“If they aren’t going to listen, why should I talk?”
I learned about Speed of Dark from Katrina Owen on Ruby Rogues. The hero is an adult autistic in the near future who is working at a pharmaceutical company doing applied mathematics.
Most of the book is narrated in first person with shivering accuracy I might say. I never knew about Elizabeth Moon so midway I looked her up; she is a mother of an autistic. And the efforts to understand her son show. A true advocate for autistics, adult or not. And great parenting advice.
I really cannot write much about the book without giving away the plot, but it is all there: autistic education, effort to fit in, bullying, sportsmanship, search for love, search for meaning, tough choices. A really fascinating book and a touching story. And lots of music. With detail. And I keep thinking that I started the book while I paused Birth of a Theorem at a chapter full of music in order to reread it.
Speed of Dark will affect you regardless of whether you know of autistic people or not. It is one of those books that make you a better person.
Yesterday it was World Autism Awareness Day. So let me copy here the only Slashdot comment I remember (and one of the few that I’ve read anyway). I read it before autism knocked my door:
As the mother of an autistic (PDD) child–thank you for saying all that.
I’m so fucking sick and tired of these geeks who think autism is some sort of neato cool thing to have which makes your life a magical fairyland of math and science genius while explaining away their aversion to dating and soap. That attitude alone tells me they have no fucking clue what they are talking about.
Autism is not a benefit and it’s not fun and games. It’s a fucking nightmare! I can’t even begin to imagine what my son goes through when he “short circuits” on sensory overload. And he’s old enough now to realize something is going wrong, but he can’t do anything to stop it. How come none of the “autism wannabes” out there ever talk about that aspect? Maybe because they’re not actually autistic? Trust me, if I could I’d take my son’s autism away from him and give it to one of those “autism is so kewl!” geeks so their dream of being autistic can come true.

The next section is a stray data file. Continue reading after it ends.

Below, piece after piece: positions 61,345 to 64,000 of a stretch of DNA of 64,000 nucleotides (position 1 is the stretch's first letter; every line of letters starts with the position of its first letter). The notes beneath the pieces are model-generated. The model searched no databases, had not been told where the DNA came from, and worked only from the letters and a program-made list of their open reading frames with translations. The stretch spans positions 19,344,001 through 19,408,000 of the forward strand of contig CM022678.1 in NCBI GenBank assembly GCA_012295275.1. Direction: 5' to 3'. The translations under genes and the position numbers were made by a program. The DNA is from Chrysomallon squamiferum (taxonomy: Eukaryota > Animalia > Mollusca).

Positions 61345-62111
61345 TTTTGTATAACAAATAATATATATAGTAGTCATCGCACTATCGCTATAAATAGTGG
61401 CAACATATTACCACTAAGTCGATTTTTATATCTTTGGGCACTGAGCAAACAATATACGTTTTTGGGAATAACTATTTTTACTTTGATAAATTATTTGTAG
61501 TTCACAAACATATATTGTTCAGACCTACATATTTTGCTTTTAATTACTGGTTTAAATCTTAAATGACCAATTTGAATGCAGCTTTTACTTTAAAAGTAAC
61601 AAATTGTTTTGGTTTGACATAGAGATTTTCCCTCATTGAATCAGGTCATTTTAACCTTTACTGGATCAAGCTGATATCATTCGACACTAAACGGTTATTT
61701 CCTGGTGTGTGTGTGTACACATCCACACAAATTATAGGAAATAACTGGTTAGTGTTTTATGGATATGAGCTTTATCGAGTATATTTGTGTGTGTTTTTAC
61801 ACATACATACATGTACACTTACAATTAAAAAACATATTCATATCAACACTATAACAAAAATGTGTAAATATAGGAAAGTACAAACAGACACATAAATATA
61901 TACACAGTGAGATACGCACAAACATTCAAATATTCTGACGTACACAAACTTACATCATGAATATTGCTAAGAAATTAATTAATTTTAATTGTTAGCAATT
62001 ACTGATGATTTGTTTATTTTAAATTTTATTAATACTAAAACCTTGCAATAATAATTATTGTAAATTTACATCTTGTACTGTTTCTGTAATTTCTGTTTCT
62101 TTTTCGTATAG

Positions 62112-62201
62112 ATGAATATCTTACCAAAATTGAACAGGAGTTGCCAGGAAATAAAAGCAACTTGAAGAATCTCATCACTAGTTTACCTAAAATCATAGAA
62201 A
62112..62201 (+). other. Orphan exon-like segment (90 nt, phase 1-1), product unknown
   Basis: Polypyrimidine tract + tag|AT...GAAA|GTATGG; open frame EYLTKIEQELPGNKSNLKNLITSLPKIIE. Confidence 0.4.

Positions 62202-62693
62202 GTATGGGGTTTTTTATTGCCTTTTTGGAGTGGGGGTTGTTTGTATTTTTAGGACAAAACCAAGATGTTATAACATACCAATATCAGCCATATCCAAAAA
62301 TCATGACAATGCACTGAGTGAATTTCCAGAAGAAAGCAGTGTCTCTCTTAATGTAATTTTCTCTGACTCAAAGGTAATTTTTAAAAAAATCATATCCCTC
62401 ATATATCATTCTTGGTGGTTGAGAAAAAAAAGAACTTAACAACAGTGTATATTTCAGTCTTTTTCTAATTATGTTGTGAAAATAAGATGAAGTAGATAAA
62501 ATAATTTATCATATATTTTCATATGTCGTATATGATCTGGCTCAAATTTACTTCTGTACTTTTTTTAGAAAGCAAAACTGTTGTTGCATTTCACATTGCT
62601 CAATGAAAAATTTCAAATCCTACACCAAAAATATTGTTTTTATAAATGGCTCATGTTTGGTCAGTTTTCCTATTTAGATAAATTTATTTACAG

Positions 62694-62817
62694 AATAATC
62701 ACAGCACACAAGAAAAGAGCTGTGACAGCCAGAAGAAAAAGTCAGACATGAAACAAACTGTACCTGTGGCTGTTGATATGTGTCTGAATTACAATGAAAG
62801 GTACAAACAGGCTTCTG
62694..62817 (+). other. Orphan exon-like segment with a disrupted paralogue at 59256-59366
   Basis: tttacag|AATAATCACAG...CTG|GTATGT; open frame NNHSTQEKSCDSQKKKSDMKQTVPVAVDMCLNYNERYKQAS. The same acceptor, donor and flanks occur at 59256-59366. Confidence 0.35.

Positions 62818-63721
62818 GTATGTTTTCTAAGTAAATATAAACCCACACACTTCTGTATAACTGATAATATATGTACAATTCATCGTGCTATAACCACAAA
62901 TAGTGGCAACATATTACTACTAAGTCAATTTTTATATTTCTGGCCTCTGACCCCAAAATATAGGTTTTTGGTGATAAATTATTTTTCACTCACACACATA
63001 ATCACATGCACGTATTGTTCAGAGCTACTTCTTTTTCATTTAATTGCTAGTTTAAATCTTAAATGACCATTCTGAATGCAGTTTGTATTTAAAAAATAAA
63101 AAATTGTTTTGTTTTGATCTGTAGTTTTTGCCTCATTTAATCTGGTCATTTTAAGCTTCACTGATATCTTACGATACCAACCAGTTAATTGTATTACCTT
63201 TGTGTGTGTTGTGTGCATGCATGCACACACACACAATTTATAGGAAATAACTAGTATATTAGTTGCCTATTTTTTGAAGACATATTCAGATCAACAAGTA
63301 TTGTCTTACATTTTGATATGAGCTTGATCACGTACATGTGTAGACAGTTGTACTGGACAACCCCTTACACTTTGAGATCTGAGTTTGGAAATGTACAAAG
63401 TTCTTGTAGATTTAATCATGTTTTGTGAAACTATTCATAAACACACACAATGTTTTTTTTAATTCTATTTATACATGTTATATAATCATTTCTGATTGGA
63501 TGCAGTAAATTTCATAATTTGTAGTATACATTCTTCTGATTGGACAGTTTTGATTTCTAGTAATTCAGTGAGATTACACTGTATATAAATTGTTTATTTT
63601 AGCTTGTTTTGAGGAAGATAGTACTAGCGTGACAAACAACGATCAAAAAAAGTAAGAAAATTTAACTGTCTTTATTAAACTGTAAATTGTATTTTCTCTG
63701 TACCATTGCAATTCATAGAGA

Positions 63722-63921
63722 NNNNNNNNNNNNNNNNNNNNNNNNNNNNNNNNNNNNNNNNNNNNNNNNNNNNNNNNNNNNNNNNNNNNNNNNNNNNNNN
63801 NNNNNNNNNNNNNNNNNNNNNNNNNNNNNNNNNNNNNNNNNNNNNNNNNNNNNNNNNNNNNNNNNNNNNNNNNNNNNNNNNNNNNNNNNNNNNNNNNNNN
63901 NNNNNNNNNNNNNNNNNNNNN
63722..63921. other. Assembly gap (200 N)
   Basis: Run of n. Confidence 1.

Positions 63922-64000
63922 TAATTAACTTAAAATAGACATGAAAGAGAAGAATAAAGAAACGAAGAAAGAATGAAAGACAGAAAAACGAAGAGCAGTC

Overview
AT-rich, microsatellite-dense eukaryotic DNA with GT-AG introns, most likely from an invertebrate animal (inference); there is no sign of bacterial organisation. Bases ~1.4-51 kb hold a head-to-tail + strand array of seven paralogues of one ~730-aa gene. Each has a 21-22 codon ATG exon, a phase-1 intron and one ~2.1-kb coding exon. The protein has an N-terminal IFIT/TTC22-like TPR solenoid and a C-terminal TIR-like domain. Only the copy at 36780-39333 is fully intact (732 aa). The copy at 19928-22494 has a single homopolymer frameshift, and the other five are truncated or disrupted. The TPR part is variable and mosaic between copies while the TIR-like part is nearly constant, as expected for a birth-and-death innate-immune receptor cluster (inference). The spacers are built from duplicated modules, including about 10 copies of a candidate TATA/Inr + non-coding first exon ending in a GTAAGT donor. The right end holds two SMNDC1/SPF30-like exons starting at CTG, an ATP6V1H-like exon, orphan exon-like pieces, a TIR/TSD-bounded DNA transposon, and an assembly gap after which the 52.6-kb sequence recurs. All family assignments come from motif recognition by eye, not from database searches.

It deserves better visibility and I can now attest to its accuracy.
TL;DR: An impressive monumental work; read it if you have the guts
A good friend lent me a copy of “Far from the tree” to read. After reading the introduction (entitled “Son“) and the first chapter (“Deaf“) I told him “I understand why you gave this to me; I do not understand why you chose to read it”.
This is a book about children and their parents. About children that “fall far from the tree” and how their parents deal with what the author calls “a chronic state of sorrow” in their struggle to provide for their children’s needs. It is also a book on patterns Identity. If you are in the business of selling identity access management products you owe it to yourself to read the introduction of this book. You will understand that what you sell is not about identity at all. You will make more careful use of the word; at least when you come and sell to me.
The chapters of the book deal with the Deaf, Dwarf, Down Syndrome, Autism, Schizophrenia, Disability, Prodigies, Rape, Crime and Transgender. As I said the book is about patterns for in the 10 years that it took the author to finish it, through his extensive research and interviews he was able to locate patterns in behaviors. To this point the book is helpful to computer scientists for we abstract in order to be precise and we see this in a completely different domain than we are used to. I admit to not reading all the chapters. I read Deaf, Autism, Schizophrenia because I have some familiarity with them. I also read the introduction (“Son”) and epilogue (“Father“). Why they are named as such is a spoiler.
This is one of the best non fiction books I have ever read. I do not know whether I can recommend this to someone else or not. This is a tough book with real stories and struggles that break your heart. You have been warned. Even I as I was reading the following lines was not prepared to face the reality of them due to an accident two days later:
“You’ve had the star quarterback. He’s run over by a truck, breaks every limb in his body. Your hope now is not that he’ll be a star quarterback, but that he will walk again.”